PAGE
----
We have been blessed to have added to our farm....Spanish Andalusians. This has been my dream horse since I can remember. Always training someone else's Andalusian and wishing it were our's. I have dreamed of having a true old style Carthusian Andalusian in my life...but that dream has become a reality.
We first purchased our stallion and have now added a beautiful mare. We are so excited about this union! We are in high hopes of a 2013 baby of our own! While we will also be offering our stallions services to a limited number of mares for the 2012 season.
Our goal in this adventure is to bring to our farm a line of Carthusian Andalusians that we can enjoy and love for years to come.
Strongly built, and compact yet elegant, Andalusians have long, thick manes and tails. Their most common coat color is gray, although they can be found in many other colors. They are known for their intelligence, sensitivity and docility. A sub-strain within the breed known as the Carthusian, is considered by breeders to be the purest strain of Andalusian. The strain is still considered separate from the main breed however, and is preferred by breeders for the qualities the breed brings with it. Buyers will pay more for horses of Carthusian bloodlines. The movement of Andalusian horses is extended, elevated, cadenced and harmonious, with a balance of roundness and forward movement. Andalusians are known for their agility and their ability to learn difficult moves quickly, such as advanced collection and turns on the haunches.
I have made my training program much smaller in the past few years in order to spend more time with my own horses & family and to manage our new breeding program. I believe in the wonder of the Spanish and Portuguese horse and now enjoy experiencing it daily. I cannot wait to have our first foal and to watch it mature into such a magnificent creature being as close to the Spanish and Portuguese ideal as we can possibly achieve.
More info on the Breed:
The Andalusian horse has been esteemed for its quality and appearance since Roman times. In the Middle Ages it carried knights into battle and later became the treasured mount of European nobles. Horsemen soon realized that the same qualities that made the Andalusian a versatile war horse could serve in times of peace as well. The horse soon became the favorite of the grand riding academies of Europe because of its impulsion, collection, forward motion, and agility.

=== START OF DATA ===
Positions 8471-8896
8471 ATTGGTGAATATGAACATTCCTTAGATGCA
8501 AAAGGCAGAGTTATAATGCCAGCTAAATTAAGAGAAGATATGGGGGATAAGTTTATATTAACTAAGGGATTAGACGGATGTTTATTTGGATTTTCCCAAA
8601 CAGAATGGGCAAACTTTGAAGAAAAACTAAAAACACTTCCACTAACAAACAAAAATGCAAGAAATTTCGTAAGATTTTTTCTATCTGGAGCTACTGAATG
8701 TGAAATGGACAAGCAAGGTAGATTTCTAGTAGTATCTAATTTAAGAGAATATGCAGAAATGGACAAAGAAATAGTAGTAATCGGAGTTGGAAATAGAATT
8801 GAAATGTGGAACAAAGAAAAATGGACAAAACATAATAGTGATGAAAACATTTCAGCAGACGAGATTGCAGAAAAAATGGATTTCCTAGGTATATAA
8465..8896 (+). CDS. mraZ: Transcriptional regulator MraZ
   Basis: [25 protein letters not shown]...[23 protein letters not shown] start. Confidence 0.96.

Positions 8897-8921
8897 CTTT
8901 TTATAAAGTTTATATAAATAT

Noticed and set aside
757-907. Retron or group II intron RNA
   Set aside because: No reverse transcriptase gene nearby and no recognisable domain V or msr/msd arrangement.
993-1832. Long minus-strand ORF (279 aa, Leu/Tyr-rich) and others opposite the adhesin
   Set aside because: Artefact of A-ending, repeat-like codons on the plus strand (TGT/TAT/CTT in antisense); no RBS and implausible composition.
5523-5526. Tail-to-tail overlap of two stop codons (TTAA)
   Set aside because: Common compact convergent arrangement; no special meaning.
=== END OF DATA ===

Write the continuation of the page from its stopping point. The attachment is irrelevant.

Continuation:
The Andalusian's physical appearance and flashy action make it one of the world's most desirable riding horses. The Andalusian is strongly built, yet extremely elegant.
The typical Andalusian stands 14.2 to 16.2 hands. His head is of medium length, rectangular and lean. The head in profile is slightly convex or straight with a broad forehead and well placed smaller ears. The eyes are alive, oval, and placed within an orbital arch. The face is straight or softly convex, moderately narrow, and without excess flesh. The neck is reasonably long, broad, yet elegant and well crested in stallions. The mane is thick and abundant. Well defined withers precede a short back; the quarters are broad and strong. The croup is rounded and of medium length. The tail is abundant, set low, and lies tightly against the body. About 80% of Andalusians are gray or white, 15% are bay, and 5% are black, chestnut, palomino, and dun.
The Andalusian originated in and gained its name from the Spanish Province of Andalusia. The Andalusian horse is one of the most ancient of horse breeds. It has lived on the Iberian Peninsula since pre-history and is represented in cave paintings dating back 25,000 years. Its ancestors are the Iberian (Spanish) horse and the Barb horse, which was brought to Spain by invading Moors. Andalusians were bred principally by Carthusian Monks in the late Middle Ages at monasteries in Jerez, Seville, and Cazallo. The monks were superb horse breeders and kept the blood of their horses quite pure.
A RARE TREASURE
Today, there are only about 4,500 Andalusian horses in the United States. Worldwide, these majestic horses number less than 20,000. Each year, the International Andalusian and Lusitano Horse Association registers only 400 new foals in this country. In fact, the Andalusian is one of the rarest breeds in the United States.
— Excerpted from an article by Gareth A. Selwood in Equestrian magazine